Volume 31 Issue 10 - November 15, 2019 PDF
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New discovery in heavy-ion collisions: the fastest fluid in the world
STAR Collaboration
 
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There are many international collaborations combining the knowledge from physicists and engineers to explore our understanding together on the fundamental interactions in Nature including electromagnetic, weak, strong and gravity. The Relativistic Heavy Ion Collider (RHIC) at Brookhaven National Laboratory (BNL) in US is the most important research facility on studying the strong interaction, aka Quantum Chromodynamics (QCD), in the world, and STAR (Figure 1) is one of the most important detectors at RHIC. In the heavy-ion collision experiments, the gold nuclei will be accelerated to close to the speed-of-light and collide to each other to create a hot and dense environment. A new form of matter – Quark-Gluon Plasma (QGP) then will be created. We can study the properties of QGP and QCD via the particles which traveled through this mysterious environment collected by the STAR detector. 
Figure 1: The schematic of the STAR detector. The gold nuclei will be accelerated to close to the speed of light and collide in the center of the detector. The produced particles will be collected by the detector system [1].
      
                  
The polarization of Λ particle which is determined by its spin and orbital angular momentum will provide valuable information on the QGP as demonstrated in Fig. 2. In the low Au-Au collision energy, we surprisingly observed a clear non-zero Λ polarization using the proton and pion decay channel as shown in Fig. 3. Then, the vorticity of QGP can be estimated from the result and it is higher than all other known fluids by many orders of magnitude. This study opened a new door for studying the behavior of QGP and understanding the fundamental properties of QCD. With collecting more experimental data, we will be able to provide more useful information on the Λ global polarization in the future [1].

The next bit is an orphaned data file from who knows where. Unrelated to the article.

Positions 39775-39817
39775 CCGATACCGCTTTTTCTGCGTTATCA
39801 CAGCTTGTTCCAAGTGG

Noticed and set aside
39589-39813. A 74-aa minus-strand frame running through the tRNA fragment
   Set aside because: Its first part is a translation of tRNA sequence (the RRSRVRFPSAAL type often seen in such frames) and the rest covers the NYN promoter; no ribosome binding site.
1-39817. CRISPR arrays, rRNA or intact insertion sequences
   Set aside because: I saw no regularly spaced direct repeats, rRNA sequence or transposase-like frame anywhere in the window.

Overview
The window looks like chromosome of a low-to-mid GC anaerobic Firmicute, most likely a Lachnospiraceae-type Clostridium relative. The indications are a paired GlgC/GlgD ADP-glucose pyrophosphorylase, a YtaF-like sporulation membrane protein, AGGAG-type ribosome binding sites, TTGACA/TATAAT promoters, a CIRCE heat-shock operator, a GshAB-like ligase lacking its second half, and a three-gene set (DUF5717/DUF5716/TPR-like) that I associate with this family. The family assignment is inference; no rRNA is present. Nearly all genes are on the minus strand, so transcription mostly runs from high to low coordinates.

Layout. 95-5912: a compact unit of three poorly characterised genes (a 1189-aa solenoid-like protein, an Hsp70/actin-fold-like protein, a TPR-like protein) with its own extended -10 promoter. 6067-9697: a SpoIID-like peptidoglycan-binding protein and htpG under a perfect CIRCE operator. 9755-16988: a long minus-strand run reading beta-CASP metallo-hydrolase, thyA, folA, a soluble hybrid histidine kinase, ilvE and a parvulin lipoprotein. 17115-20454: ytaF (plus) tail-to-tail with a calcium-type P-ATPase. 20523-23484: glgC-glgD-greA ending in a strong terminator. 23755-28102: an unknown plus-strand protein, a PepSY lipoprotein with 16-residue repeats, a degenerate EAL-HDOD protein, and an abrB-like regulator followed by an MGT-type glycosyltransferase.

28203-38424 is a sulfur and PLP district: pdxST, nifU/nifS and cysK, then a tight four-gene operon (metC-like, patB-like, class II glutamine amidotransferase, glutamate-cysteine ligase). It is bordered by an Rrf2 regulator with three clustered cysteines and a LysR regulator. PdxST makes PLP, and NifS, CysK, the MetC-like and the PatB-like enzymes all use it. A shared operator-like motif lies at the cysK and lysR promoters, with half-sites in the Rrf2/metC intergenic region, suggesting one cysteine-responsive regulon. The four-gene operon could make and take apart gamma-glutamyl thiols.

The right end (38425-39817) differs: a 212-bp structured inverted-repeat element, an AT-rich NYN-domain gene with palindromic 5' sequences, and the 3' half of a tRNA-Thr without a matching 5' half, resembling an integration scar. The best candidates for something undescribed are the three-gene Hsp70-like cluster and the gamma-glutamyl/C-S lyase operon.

Figure 2: The global polarization of quark-gluon plasma created via Au-Au collisions can be obtained by measuring the polarization of Λ particle [1].
      

Figure 3: The averaged polarization of Λ particle in different Au-Au collision energies measured by STAR and there is an obvious non-zero polarization in the low collision energy region [1].
                                                 
National Cheng Kung University officially joined the STAR collaboration in 2015 and is heavily participating many important detector R&D projects and physics analyses. In the on-going “Forward Detector Upgrade in STAR” project, we are also playing an important role in the silicon tracker including the R&D on the sensors and supporting structure. The Forward Detector System will start taking data in 2022 and will provide us more information on understanding of the global polarization and QGP.

Reference:
  1. The STAR Collaboration, “Global Λ hyperon polarization in nuclear collisions” Nature, 548, 62, 2017
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